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1. I earnestly Entreat this Favor of you In gay own'Right.
2. If I answer you what you asked me, how can you call It trifling?
8. I desire we may be Friends: f demand Peace of you. ". . • :,
4. To deviand o Gift of any one, is what the Populace themselves are seldom guilty of, unless -instigated thereto; however, I cannot forbear, 1 will not say to demand of you, but to remind you of a Favor, which you long since gave me Reason to expect.
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1. It is a tiresome Task to teach Children their Letters, ,and much more difficult to unteach them any !bad Habit.
2. Leisure teaches young Men allmannerofE&il, . 3. jHe would have taught me Music, but I was
unwilling to lose so much Time.
4. \yhat great Obligations do we owe to those, who teach us all the good 4rts that render Life pleasant and honorable!
3. Clothing. ,<..,
1. He put on himself a scarlet Robe, wh.ich flowed down to the Ground.
1. You was ill advised, when you concealed your Misfortune from me and your Father.
5..Admonishing and Exhorting.
1. We should have forgot that Affair, if the Place had not reminded us of it.
2. This too / advise you:—that you affect not to be particular, either in your Dress, or manner of Life, like those who seek not any real Profit, but only to be taken Notice of.
Hujusmodi verba, &c.
VERBS of this Sort, even in their Passive Voke7 have an Accusative- Case after them. ,. .
1. The poor were so distressed, that the Farmers were required to produce their Corn at such a Price.
•••%. He was clothed in a Vest embroidered with Gold,
8. From the ill Effects of Luxury to our Health and Estate, we are taught Temperance.
Nomina Appellativa, &c.
NOUNS Appellative, i. e. common Names of Places, (as Town, School; Church,) commonly lake a Preposition before them, when they come after Verbs that signify Motion.
1. On a certain Day of the Year, at six o'clock me go to School, and at eleven we go from School to Church.
2. He that travels into foreign Parts, without knowing the Language used in the Place he goes to, goes to School, not to travel.
S. From Scotland we came to the Town of Berwick, and so into England.
.4. How unfortunate was it for me, said the Parasite, to go to the Forum to-day! for 1 have lost my Dinner.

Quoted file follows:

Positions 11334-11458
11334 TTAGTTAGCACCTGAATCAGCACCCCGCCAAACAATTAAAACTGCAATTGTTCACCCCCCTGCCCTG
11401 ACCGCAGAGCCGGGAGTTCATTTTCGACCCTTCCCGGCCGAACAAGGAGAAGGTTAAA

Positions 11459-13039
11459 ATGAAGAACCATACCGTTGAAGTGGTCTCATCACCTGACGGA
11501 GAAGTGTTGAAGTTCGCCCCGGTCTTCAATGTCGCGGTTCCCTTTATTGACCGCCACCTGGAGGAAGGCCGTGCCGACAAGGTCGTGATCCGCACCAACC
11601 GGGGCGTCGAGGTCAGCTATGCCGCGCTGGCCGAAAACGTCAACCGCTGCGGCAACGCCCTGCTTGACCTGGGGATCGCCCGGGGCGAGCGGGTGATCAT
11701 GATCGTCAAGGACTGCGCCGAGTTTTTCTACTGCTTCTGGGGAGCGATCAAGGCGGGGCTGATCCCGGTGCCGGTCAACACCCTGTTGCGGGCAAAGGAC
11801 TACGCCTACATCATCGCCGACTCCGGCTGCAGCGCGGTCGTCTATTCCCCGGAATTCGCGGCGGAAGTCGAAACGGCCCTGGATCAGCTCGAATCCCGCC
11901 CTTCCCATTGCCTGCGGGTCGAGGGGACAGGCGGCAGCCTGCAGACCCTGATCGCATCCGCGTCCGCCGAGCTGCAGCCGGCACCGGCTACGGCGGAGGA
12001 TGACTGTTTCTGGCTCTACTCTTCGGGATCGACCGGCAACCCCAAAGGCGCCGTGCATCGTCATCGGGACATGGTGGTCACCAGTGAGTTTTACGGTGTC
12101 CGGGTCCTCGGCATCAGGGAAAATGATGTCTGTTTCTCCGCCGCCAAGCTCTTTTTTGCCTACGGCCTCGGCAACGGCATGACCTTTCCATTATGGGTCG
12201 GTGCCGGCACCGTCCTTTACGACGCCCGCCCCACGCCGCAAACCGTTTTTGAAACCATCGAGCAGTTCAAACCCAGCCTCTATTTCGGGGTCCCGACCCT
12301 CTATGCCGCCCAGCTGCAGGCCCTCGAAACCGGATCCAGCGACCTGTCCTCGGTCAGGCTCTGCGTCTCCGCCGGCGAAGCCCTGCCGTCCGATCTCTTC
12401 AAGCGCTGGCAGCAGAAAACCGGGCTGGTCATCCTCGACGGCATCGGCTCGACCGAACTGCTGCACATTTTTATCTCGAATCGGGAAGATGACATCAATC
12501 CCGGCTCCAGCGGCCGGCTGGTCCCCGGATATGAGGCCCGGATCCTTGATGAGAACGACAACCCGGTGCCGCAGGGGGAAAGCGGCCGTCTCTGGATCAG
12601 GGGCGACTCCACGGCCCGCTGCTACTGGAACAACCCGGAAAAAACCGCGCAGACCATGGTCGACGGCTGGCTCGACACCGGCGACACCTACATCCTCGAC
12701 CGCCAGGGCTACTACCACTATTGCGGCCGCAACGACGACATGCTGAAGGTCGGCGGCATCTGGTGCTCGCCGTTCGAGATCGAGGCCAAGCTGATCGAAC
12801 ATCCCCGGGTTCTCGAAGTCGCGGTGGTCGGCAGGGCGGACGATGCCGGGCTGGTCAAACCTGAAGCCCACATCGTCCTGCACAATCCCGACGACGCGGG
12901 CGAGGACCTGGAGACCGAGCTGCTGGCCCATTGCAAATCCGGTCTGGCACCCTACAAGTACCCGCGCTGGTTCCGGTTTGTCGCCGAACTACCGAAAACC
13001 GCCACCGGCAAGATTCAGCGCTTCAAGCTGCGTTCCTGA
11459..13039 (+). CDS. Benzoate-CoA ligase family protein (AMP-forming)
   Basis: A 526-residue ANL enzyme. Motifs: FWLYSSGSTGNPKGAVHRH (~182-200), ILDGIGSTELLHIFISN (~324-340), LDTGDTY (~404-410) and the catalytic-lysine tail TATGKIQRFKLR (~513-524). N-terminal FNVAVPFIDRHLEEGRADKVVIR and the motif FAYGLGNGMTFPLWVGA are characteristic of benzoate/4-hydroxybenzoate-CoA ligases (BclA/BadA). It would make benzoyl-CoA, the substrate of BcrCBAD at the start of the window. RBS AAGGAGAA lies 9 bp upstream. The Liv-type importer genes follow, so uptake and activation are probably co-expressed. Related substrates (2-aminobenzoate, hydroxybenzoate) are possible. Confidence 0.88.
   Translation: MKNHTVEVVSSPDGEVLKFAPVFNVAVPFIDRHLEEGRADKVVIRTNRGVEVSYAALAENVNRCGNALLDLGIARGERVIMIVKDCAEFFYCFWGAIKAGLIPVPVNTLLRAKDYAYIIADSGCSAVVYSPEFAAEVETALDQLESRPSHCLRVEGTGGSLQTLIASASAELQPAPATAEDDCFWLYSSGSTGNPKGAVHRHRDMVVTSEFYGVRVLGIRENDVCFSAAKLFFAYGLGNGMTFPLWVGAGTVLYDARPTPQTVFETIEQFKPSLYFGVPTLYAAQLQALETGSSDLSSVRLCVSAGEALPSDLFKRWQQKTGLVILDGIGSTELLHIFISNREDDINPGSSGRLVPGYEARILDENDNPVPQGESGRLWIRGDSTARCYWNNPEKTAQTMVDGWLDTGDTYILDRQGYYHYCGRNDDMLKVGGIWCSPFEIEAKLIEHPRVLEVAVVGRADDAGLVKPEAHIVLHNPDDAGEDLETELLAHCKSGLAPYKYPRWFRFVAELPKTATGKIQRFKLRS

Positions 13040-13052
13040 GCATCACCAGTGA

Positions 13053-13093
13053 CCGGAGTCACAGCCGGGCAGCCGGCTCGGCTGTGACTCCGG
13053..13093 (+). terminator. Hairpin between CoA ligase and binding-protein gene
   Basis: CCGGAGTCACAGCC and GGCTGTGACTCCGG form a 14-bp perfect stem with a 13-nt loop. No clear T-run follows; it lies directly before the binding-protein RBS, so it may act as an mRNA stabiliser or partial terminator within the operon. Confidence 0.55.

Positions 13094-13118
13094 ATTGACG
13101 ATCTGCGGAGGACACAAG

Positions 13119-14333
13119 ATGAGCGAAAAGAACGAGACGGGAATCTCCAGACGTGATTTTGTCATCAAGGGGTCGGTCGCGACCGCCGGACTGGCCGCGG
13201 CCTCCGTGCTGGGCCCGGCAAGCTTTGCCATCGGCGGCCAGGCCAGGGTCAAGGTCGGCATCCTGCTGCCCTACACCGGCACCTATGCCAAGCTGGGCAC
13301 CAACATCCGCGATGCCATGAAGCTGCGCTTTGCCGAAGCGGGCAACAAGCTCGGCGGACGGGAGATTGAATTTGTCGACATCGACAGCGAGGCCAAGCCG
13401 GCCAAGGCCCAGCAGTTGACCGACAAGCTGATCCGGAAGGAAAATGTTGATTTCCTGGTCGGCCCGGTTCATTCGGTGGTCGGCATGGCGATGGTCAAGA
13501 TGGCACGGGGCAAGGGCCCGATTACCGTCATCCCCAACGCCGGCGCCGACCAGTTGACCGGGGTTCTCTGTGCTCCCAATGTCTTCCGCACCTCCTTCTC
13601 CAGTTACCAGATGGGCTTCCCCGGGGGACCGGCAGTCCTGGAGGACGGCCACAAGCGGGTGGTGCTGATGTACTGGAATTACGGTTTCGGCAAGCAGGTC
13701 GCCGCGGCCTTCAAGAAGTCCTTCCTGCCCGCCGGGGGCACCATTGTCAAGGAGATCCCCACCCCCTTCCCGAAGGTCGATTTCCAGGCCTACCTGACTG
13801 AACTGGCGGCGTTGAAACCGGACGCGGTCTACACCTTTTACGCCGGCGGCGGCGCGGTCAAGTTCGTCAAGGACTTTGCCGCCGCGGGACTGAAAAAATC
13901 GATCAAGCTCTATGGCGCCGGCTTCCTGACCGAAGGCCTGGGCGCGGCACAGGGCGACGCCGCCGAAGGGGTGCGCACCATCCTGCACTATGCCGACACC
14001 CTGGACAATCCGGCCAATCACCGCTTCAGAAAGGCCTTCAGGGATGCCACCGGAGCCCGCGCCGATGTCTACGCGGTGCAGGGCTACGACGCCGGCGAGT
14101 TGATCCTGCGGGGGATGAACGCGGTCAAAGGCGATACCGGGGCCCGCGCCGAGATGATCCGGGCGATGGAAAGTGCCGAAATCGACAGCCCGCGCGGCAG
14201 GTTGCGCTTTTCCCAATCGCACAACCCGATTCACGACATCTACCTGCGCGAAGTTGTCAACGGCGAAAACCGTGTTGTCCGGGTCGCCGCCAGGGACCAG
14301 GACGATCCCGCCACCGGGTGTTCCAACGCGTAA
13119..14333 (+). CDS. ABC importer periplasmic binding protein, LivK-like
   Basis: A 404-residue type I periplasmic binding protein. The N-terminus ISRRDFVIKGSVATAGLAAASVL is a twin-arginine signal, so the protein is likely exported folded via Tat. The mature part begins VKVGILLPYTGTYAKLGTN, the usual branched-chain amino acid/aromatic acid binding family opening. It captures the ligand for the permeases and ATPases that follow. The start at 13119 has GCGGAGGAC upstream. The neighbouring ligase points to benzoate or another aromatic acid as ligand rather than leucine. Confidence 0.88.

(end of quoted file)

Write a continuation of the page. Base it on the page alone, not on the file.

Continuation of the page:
V. Verbs governing an Ablative Case.
Quodvis verbum admittit, &c.
ALL manner of Verbs admit an Ablative Case of the Word which signifies the Instrument, Cause, or Manner, by winch a Thing is done: the Sign is by, with, or for, not expressed by a Preposition.
1. A Man must not give with his Hand, and deny with his Looks: he doubles the Gift, who gives quickly and willingly.
2. He is blind who cannot see with the Eyes of his Understanding.
3. Treasures ill-gotten are like Heaps of Chaff, or Clouds of Smoke, soon dissipated before the Wind.
4. As the Dew restores those Herbs, which are parched by the Beams of the Sun, so the least Token of a King's Favor reyives those, jwho pre almost dead wiih ihe Terror of;his Wrath
5. He that rebuketh a Man, shall at last find more Favor, than he that Jiatterelh with his Tongue.
6. The Mind of a wise Man, fortified with Prudence, Patience, Perseverance, a Contempt of Fortune, and in short with every Virtue,, as by strong Walls, cannot be conquered or taken by iitorm.
jf. As If on is consumed with Must, so pines away the envious Man by his own Vice.
8. It is not easy to distinguish true Love from false, unless some Incident happen of Danger and Distress, whereby it may be tried and known, as Gold is tried by the Furnace.
9. Virtue is incited by Rewards, but the idle are excited by Ignominy.
10. We often see those overcome by Shame, whom no other Reason could prevail upon.
11. Many, allured by the Hope of a greater Good, have lost the present. i.
12. By Study and Literature, Prosperity is adorned, and Adversity assisted. >> ,5.>:.. I > •••
13. To be diver ted by the Study of Arts from our proper Concerns, is against Duty.
14. The Leaves of tall Trees shake at every Breath.
•15. Happy is the Man, who can rejoice in the Prosperity of his Neighbour.
16. Can you distinguish a Citizen from an Enemy by the Accidents of Nature or Place, and not by his Affections and Actions •?.
17. Great Undertakings are not effected by the Strength, the Agility, or the Swiftness of the Body j but by Wisdom, Authority, and Judgment; which Qualities old Age is not apt to destroy; but to increase. >
IS. Mischief is their Business, and they pursue it with restless Diligence.
19. If a Man enters into Contest with an obstinate Fool, which Way soever he deals with him, there will be no end of the Controversy; for the Fool will still have the last Word.
20. The first part of our Life knows not itsfclf; the middle, is overwhelmed with Cares; and the last oppressed with grievous old Age. ..-..':. Xi^ .
21. If we have many Things to do, let us dispatch them in due Order, or else we shall do none well, and labour Content. . .
•'-22. In all new Connections, it is of much Importance, by what Recommendation the Avenues of Friendship* if I'rriay so say, are laid open. ,
23. Friendship is not pure but where a Friend is beloved with the wltoleHeart, as we say, for his own sake; all Profits and;Emoluments being set aside.
24. Some Men will effect the same Tiling, which others only endeavour at, with greaiet---Faeility and less Koise.1 . . .--•"' ," J" } ..'
25. When we cannot h^e ah . advantageous Cast,' it remains,' that by Mr Art arid'Skill tip mxtke a bad one good. ;•- ''. -•.26. There is nothing which 'may not be pcr
Jbrmedby^n sincere and zealous Affection.
27. A wise Man overcomes Fortune by Virtue; but many, professing Wisdom, are sometimes terrified by the slightest Threats. •,'•"';
28. No Wisdom can entirely expel the natural Imperfections either of the Mind or Body :'whatever is innate and inbred'may be corrected-by Art, but not overcome.